Sigma first ventured into the mirrorless space with the release of two lenses for Sony E-Mount and Micro 4/3 in January of 2012 with the 19mm f/2.8 and 30mm f/2.8 EX DN lenses. Around a year later, they released updated versions of these lenses with a new body style, and perhaps minor changes to coatings, though officially no optical changes were made. Today, I’m going to take a look at the newer version of the 30mm lens: The Sigma 30mm f/2.8 DN Art for Sony E-mount. This lens is relatively small, incredibly inexpensive, and provides a normal focal length with a field of view equivalent to a 45mm lens on a full frame camera. It also may be one of the better bargains in photography today.
If you’re not familiar with my reviews, I review from a real world shooting perspective. You won’t find lens charts or resolution numbers here. There are plenty of other sites that cover those. I review products on how they act for me as a photographic tool in real-world shooting.
Build Quality and Handling
The Sigma 30mm f/2.8 DN Art ditched the matte finish black plastic exterior of the earlier version of the lens and has received a new body that is available in either black or silver. The version reviewed here is the silver version. The lens is constructed of a combination of high-grade plastics with a metal clad barrel and a metal mount. The bottom half of the lens barrel is covered in a thin metal (likely aluminum) and finished in a matte silver paint (along with an inset glossy ‘A’ for the ‘Art’ series of lenses). The top half of the lens is the extremely shiny metal clad focus ring. Having a perfectly smooth focus ring is a bit odd, but it works just fine. The fine silver finish of the focus ring looks beautiful in person, but is also exceptionally prone to showing fingerprints and it also seems to scratch rather easily (though the scratches sort of blend in a bit since the scratch is the same color as the finish. As a result, the lens normally doesn’t look as clean as it does when wiped down or when you first pull it out of the box.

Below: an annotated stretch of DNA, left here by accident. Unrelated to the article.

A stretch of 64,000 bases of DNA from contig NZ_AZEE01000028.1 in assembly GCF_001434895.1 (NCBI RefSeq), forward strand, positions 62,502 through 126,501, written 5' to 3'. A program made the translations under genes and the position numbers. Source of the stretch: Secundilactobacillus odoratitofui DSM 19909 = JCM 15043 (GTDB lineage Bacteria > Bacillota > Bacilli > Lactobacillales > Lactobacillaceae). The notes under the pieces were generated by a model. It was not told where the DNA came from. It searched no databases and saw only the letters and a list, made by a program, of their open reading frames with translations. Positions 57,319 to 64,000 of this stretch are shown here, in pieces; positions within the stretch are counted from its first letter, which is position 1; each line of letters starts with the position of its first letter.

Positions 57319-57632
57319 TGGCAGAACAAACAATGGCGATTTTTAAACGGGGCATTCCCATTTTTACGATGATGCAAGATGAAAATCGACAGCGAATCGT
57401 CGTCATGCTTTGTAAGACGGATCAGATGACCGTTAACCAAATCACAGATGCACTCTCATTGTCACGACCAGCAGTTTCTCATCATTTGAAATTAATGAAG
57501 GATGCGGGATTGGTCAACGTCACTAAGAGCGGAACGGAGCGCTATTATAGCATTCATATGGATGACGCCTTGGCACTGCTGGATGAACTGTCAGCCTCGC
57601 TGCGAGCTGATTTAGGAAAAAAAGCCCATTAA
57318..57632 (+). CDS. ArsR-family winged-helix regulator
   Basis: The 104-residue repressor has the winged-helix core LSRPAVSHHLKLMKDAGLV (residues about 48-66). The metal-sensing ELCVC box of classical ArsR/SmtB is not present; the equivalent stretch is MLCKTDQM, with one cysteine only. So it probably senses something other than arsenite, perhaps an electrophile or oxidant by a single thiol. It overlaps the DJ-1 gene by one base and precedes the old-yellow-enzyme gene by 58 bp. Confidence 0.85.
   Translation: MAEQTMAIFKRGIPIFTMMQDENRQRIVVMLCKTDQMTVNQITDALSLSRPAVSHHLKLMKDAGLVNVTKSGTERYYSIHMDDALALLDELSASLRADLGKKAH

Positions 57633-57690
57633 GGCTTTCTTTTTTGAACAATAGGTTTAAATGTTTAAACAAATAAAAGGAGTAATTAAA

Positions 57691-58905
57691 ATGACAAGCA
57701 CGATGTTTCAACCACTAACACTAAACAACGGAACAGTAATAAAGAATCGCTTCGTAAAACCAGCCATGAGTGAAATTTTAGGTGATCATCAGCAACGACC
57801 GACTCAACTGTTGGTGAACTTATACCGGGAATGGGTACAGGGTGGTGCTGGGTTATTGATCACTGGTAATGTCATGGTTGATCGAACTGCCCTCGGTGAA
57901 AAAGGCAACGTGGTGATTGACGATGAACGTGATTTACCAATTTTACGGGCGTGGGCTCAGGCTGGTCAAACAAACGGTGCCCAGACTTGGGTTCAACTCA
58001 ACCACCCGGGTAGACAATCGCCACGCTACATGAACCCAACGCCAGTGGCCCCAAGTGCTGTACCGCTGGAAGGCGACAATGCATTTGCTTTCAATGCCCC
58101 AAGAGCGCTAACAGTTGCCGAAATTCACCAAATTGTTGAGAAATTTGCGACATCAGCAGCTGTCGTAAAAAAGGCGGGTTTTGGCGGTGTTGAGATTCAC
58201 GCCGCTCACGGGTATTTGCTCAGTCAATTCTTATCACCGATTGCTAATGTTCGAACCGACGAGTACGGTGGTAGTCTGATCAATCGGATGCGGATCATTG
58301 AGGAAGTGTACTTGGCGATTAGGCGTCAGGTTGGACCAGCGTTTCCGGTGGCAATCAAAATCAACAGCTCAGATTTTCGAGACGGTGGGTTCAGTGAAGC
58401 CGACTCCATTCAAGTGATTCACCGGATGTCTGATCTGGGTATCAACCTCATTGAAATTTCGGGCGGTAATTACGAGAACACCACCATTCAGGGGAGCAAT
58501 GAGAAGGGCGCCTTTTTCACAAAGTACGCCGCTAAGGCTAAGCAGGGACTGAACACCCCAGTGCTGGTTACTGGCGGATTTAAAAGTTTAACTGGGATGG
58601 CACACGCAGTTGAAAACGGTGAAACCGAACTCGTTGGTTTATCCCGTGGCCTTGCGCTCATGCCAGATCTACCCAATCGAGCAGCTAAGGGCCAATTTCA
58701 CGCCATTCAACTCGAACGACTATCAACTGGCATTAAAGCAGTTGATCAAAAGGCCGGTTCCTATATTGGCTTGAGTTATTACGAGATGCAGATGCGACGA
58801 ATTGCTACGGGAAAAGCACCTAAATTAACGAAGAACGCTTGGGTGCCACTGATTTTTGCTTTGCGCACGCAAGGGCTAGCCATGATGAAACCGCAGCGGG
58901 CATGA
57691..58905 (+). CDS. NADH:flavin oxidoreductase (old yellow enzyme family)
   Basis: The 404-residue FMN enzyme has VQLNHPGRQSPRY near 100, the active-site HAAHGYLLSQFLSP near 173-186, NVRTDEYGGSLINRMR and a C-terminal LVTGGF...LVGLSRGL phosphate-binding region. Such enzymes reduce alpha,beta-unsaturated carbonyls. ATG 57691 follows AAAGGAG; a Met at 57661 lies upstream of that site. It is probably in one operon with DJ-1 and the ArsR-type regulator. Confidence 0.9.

The front of the lens has the engraved focal length, aperture, filter size, etc, though unlike most lenses, this information isn’t filled in with white, but rather kept as a black relief. Overall, the lens feels tightly assembled, but falls short of feeling robust. You can tell there are a few corners cut to keep the cost down. Most noticeable is the fact that the focusing group for all of the Sigma DN lenses is a free-floating group controlled by electromagnets. As such, when the lens doesn’t have power, the focus group will rattle around inside. This doesn’t seem to cause any issues at all, but it doesn’t sound reassuring.
The lens is small and the included reversible lens hood doesn’t add much to the size, ensuring that the 30mm will handle well on essentially any camera. One thing to note with this lens (and all the Sigma DN lenses) is that boot up takes a bit longer when these lenses are attached, depending on the camera. There’s an added 1-2 second delay upon turning on the camera before the lens is ready to go when shooting with the NEX-6. However, this delay is all but gone when the lens is mounted on the new A6000.
The 30mm f/2.8 DN Art features a focus mechanism that is generally very quiet, but not totally silent. If you are focusing in a quiet room, you can hear a soft buzz when the focus motor is activated. Autofocus accuracy is pretty good, hitting the target dead on in the majority of situations, though I did have a few times where there was some slight backfocus. I’m not sure whether to blame the lens or the camera for that, though. The speed of autofocus is a bit of a letdown. It’s not particularly slow, but it certainly isn’t fast either, taking between a quarter and a half second to lock focus in most situations.